|Object:||AS-17 potsherd (pottery)|
(Inscriptions: AS-17.1, AS-17.2)
|Script:||North Italic script|
|Direction of writing:||sinistroverse|
|Letter height:||2.92.9 cm <br /> – 3.93.9 cm <br />|
|Number of letters:||15|
|Number of lines:||1|
|Current condition:||complete, damaged|
|Date of inscription:||end of the 4th-3rd centuries BC [from object]|
|Date derived from:||archaeological context [from object]|
|Alternative sigla:||MLR 100 a|
First published in MLR. Autopsied by TIR on 14th October 2015.
Image in MLR (photos).
Inscribed on the side of the beaker, just above the bottom; length about 18.3 cm. The upper part of the beaker is gone, the break runs around right along the upper tips of the letters. The scratches are fairly well distingushable despite considerable surface damage, but the inscription is very messy. The first five letters seem clear, including the very faint upper bar of initial . Of the next letter, the top is damaged; two verticals, the first one shorter, may or may not belong to the same letter. Marchesini's reading pi appears to include a very faint third line between them, but this would mean disagreeing with clear before it. Cp. maybe pasia in AS-15.1? The next letter is small and inscribed in the upper part of the line, apparently to avoid the huge and deeply incised dextroverse . Both the wrong orientation and the fact that appears to have been written after it suggests that does not belong to the inscription, but is a mark applied independently (and previously). However, it is hard to decide which other elements might belong to this supposed mark. To the left of , a St. Andrew's cross of equivalent size is written with one straight hasta, one of its tips touching the hasta of . Beneath and between these two characters, a smaller is inserted. After , the inscription proceeds with unambiguous letters. Note that Lambda appears in its Sanzeno-form with the bar in the bottom , whereas Pi and Upsilon have Venetoid Magrè-shape.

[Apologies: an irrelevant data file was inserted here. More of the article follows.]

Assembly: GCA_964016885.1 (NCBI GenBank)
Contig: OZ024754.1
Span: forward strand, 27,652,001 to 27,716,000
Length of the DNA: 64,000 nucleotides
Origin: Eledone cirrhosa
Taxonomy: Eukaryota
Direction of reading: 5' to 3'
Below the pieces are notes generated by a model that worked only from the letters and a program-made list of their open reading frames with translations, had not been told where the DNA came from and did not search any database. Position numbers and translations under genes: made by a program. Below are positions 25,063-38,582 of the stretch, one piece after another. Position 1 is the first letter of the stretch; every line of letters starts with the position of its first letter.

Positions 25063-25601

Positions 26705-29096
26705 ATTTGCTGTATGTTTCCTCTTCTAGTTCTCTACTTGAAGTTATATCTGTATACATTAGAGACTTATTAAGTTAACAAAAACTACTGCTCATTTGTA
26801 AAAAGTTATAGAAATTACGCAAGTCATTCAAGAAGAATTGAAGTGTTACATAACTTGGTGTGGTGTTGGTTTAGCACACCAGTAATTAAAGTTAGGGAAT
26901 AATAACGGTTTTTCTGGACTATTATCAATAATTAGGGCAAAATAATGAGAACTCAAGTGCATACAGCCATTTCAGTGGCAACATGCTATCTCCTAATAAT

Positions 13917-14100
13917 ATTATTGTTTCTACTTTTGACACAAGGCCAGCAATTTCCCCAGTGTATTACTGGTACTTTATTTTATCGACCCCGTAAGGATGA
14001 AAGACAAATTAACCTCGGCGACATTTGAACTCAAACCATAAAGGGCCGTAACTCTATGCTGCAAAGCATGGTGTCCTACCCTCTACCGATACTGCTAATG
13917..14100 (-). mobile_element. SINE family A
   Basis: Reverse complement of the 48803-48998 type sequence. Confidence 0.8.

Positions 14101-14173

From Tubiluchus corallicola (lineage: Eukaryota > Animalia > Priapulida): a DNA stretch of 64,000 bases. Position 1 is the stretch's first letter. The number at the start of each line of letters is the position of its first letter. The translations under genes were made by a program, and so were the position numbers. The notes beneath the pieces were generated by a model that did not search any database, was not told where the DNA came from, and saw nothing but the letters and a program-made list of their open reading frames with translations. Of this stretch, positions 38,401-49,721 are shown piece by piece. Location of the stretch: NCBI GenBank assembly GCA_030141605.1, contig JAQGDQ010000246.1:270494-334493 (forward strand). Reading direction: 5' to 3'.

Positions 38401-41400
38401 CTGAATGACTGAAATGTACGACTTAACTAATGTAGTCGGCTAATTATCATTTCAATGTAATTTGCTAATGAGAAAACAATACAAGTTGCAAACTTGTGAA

The sequence is obscure. AS-17.2 starts with the same sequence esipa. The final part of the inscription may be a genitive in -a, if v is a reflex of hiatus avoidance, but cp. AS-17.2 also ending in -va, where that possibility is excluded.